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Old G.M. Being Sold for Parts

August 31, 2010
 

Old G.M. Being Sold for Parts

The new General Motors appears to be thriving.

Having emerged from bankruptcy, the revitalized company has recently reported $1.3 billion in quarterly earnings, paraded out a new chief executive and filed an initial public offering that seeks to pay back a portion of its approximately $60 billion in government loans.

But the old G.M. — a grim collection of shuttered auto plants, vacant office space and toxic industrial sites — is one step closer to extinction.

The fate that awaits the old G.M., officially the Motors Liquidation Company, the entity that houses the unwanted assets that were cleaved off in General Motors’ bankruptcy, was spelled out in its reorganization plan filed late Tuesday in federal bankruptcy court in Manhattan.

The complex plan splits the old G.M. into four trusts, including one financed by $536 million in existing loans from the federal government that will go toward cleaning up auto plants and other properties still owned by Motors Liquidation. The trust will work with 14 states and the Environmental Protection Agency to provide cleanup money to these sites. Another $300 million is earmarked for property taxes, plant security and other expenses.

“A significant number of the properties owned by Motors Liquidation Company are old industrial sites,” said Ted Stenger, an executive at Motors Liquidation and managing director at AlixPartners, the turnaround and consulting firm. “It is nearly impossible to redevelop such properties for productive, job-creating purposes unless environmental remediation is addressed.”

Another trust will handle the claims of the owners of G.M.’s old bonds, which are expected to get 10 percent of the equity in the new G.M. when it goes public later this year, plus warrants to buy additional shares. A recent report by the fixed-income research firm Gimme Credit estimates that bondholders will most likely end up with about 20 percent of the new G.M.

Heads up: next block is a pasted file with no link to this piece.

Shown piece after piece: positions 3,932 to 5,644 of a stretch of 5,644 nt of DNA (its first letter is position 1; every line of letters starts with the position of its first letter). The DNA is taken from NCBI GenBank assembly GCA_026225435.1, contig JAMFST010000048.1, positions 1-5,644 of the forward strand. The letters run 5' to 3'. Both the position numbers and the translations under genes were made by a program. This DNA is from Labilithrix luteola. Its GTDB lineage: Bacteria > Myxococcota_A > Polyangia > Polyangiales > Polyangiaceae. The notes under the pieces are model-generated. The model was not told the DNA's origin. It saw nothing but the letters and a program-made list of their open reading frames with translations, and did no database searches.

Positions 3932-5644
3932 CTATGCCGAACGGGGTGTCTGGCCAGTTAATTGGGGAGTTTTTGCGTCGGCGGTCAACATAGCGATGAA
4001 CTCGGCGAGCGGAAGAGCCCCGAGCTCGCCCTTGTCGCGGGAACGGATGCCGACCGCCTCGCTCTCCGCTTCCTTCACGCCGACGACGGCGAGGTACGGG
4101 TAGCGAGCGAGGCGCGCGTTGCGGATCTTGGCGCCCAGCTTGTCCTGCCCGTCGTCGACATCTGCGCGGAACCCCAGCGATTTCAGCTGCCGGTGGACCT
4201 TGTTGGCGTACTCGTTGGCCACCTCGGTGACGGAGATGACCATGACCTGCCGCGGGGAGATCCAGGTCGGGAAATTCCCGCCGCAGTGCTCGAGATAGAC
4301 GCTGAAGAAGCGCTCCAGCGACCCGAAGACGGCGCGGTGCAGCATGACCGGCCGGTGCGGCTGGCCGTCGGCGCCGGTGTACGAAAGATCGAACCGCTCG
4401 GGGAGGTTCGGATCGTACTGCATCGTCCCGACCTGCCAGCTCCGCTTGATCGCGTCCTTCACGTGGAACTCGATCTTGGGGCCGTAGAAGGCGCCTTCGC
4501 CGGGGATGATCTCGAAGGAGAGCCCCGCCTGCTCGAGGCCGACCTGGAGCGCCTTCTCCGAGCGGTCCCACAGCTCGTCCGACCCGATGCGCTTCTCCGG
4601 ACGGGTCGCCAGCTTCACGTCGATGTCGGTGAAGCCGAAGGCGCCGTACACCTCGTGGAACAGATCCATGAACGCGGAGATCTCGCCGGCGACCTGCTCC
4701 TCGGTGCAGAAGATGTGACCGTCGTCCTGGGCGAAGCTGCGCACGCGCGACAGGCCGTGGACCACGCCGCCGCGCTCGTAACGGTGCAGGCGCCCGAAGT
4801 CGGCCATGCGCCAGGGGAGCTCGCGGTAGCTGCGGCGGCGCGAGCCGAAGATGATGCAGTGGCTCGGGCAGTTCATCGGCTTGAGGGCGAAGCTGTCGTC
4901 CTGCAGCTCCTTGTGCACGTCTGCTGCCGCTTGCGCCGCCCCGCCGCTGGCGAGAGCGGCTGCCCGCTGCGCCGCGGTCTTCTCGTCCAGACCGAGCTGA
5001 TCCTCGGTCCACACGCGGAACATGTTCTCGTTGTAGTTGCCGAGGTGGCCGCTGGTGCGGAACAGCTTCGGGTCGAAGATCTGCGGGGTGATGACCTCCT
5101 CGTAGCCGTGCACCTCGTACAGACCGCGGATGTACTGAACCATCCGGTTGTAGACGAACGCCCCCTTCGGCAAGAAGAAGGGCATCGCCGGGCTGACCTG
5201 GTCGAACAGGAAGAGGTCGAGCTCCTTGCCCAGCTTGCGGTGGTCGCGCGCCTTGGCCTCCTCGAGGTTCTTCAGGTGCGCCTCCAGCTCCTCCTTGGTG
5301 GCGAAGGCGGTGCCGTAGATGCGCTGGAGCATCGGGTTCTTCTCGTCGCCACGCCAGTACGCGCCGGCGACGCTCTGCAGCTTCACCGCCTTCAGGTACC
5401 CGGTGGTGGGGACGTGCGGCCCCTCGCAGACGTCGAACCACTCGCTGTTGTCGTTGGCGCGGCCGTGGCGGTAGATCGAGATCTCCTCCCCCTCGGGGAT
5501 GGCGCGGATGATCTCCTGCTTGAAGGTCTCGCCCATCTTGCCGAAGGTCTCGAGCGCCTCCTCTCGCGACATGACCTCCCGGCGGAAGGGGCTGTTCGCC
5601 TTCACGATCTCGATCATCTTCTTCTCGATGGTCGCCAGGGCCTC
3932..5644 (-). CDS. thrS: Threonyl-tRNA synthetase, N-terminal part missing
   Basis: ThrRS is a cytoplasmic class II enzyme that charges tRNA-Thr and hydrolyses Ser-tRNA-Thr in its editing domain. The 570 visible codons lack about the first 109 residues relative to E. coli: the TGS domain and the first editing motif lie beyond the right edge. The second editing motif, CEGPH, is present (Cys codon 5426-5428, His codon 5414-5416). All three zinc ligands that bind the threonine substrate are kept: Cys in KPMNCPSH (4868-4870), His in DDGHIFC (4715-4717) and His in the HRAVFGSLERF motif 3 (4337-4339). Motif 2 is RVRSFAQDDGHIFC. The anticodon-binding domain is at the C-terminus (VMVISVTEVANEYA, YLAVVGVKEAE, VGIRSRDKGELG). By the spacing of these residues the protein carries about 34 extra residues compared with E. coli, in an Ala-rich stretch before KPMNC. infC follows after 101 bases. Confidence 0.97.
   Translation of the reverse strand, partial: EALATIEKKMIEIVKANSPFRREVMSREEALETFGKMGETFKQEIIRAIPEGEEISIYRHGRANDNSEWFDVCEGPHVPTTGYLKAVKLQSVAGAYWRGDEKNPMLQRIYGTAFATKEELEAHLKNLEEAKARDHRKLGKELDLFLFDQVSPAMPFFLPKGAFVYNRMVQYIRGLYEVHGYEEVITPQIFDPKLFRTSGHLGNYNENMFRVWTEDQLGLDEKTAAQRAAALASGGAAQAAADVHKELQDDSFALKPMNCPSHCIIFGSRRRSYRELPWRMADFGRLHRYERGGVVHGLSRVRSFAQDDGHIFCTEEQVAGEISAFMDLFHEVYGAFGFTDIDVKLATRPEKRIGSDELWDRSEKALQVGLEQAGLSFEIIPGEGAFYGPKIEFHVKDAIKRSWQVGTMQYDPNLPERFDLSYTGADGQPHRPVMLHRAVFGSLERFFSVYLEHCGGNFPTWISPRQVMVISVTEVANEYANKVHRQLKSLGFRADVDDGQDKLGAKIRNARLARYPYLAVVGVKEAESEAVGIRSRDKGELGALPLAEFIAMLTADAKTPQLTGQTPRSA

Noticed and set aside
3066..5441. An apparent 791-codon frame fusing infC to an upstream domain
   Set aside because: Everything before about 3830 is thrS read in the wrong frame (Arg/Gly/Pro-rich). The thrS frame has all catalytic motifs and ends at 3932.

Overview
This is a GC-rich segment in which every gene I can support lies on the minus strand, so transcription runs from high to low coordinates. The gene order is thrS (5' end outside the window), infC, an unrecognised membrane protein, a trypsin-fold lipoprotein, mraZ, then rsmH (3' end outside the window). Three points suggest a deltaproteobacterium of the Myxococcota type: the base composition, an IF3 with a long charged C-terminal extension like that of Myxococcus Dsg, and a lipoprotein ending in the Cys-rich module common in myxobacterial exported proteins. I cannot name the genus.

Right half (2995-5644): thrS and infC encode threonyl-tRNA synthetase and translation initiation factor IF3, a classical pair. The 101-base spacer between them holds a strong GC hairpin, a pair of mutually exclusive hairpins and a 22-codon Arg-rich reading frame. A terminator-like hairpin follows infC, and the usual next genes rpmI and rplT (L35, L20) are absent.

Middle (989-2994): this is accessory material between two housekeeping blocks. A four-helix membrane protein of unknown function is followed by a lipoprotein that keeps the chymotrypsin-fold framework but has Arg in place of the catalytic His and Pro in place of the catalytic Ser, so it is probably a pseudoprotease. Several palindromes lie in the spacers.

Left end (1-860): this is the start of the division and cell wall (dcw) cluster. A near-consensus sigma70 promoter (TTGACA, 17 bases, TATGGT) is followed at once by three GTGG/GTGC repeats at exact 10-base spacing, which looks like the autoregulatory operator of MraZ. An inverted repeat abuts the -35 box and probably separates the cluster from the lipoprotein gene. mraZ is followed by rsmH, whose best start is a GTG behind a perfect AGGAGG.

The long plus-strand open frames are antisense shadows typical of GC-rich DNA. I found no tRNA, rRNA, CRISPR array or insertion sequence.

Two other trusts will handle litigation related to the old G.M., including asbestos-related claims. After the plan is approved — the court is expected to sign off on it early next year — the old G.M. will disappear.

“While ‘new G.M.’ is, rightfully, getting a lot of positive attention these days, what’s been accomplished here at so-called ‘old G.M.’ — including work done well before the bankruptcy — is historic in its own right,” said Al Koch, Motors Liquidation’s chief executive and a managing director at AlixPartners.

Mr. Koch said that he expected most of the old G.M. assets would be sold or transferred within four years, while most of the environmental cleanup at the sites — some of which are contaminated with chemicals called PCBs and other toxins — would be completed within a decade.

The process of selling the old G.M. plants and other properties — 50 million square feet of industrial manufacturing space at 127 locations across 14 states — has been slow going.

So far, Motors Liquidation has raised $125 million through asset sales. It has offloaded three former factories: a Wilmington, Del., assembly plant to Fisker Automotive, the startup hybrid car maker; a Pontiac, Mich., factory to Raleigh Studios, an independent film company that is making the space into a movie studio; and a Strasbourg, France, transmission plant, sold back to the new G.M. for one euro.

Another 17 sites are in discussions to be sold, Mr. Koch said. Other properties have received inquiries from all types of buyers. For instance, an investor group has expressed interest in repurposing the historic Buick City auto manufacturing complex near Flint, Mich., into a shipping hub for soybeans.

There have been recent setbacks. J. D. Norman Industries, a metal components manufacturer in Addison, Ill., is near a deal to acquire a former G.M. stamping plant in Indianapolis, but the local union there last week refused to vote on a new contract that would reduce employees’ wages.

Other abandoned plants are being preyed upon by thieves. The police in Flint, Mich., are investigating the theft of copper, said to be worth more than $1 million, from a vacant factory there. Last month, burglars fired shots at the police while making their getaway from the Powertrain Flint North plant.

“This is a major-league problem,” said Robert J. Pickell, the sheriff of Genesee County, Mich., in an interview. “These people are robbing G.M. blind.”

 

 

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